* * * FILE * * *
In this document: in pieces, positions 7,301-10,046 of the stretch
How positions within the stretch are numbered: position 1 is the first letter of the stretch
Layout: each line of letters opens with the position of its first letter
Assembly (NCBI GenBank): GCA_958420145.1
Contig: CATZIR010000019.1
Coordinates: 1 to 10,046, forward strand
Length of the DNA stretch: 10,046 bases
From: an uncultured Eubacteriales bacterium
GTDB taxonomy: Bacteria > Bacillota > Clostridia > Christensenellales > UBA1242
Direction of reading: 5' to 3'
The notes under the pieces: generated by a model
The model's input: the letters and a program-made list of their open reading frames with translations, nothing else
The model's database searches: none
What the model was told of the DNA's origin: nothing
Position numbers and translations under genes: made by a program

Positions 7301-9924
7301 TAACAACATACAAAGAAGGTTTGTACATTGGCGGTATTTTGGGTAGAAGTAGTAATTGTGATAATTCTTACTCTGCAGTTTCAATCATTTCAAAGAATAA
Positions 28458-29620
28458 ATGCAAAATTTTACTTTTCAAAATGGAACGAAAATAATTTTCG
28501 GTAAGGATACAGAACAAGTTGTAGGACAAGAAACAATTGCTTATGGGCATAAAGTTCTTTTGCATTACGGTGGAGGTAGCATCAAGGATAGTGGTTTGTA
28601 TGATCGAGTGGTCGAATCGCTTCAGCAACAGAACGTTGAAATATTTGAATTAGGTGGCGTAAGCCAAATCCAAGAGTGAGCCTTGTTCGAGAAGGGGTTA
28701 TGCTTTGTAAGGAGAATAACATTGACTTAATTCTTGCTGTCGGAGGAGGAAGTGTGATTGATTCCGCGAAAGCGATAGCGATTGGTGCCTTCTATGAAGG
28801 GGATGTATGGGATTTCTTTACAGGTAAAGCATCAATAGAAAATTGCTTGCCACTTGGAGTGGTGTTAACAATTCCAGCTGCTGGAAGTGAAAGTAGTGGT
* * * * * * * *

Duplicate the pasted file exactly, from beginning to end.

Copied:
In this document: in pieces, positions 7,301-10,046 of the stretch
How positions within the stretch are numbered: position 1 is the first letter of the stretch
Layout: each line of letters opens with the position of its first letter
Assembly (NCBI GenBank): GCA_958420145.1
Contig: CATZIR010000019.1
Coordinates: 1 to 10,046, forward strand
Length of the DNA stretch: 10,046 bases
From: an uncultured Eubacteriales bacterium
GTDB taxonomy: Bacteria > Bacillota > Clostridia > Christensenellales > UBA1242
Direction of reading: 5' to 3'
The notes under the pieces: generated by a model
The model's input: the letters and a program-made list of their open reading frames with translations, nothing else
The model's database searches: none
What the model was told of the DNA's origin: nothing
Position numbers and translations under genes: made by a program

Positions 7301-9924
7301 TAACAACATACAAAGAAGGTTTGTACATTGGCGGTATTTTGGGTAGAAGTAGTAATTGTGATAATTCTTACTCTGCAGTTTCAATCATTTCAAAGAATAA
Positions 28458-29620
28458 ATGCAAAATTTTACTTTTCAAAATGGAACGAAAATAATTTTCG
28501 GTAAGGATACAGAACAAGTTGTAGGACAAGAAACAATTGCTTATGGGCATAAAGTTCTTTTGCATTACGGTGGAGGTAGCATCAAGGATAGTGGTTTGTA
28601 TGATCGAGTGGTCGAATCGCTTCAGCAACAGAACGTTGAAATATTTGAATTAGGTGGCGTAAGCCAAATCCAAGAGTGAGCCTTGTTCGAGAAGGGGTTA
28701 TGCTTTGTAAGGAGAATAACATTGACTTAATTCTTGCTGTCGGAGGAGGAAGTGTGATTGATTCCGCGAAAGCGATAGCGATTGGTGCCTTCTATGAAGG
28801 GGATGTATGGGATTTCTTTACAGGTAAAGCATCAATAGAAAATTGCTTGCCACTTGGAGTGGTGTTAACAATTCCAGCTGCTGGAAGTGAAAGTAGTGGT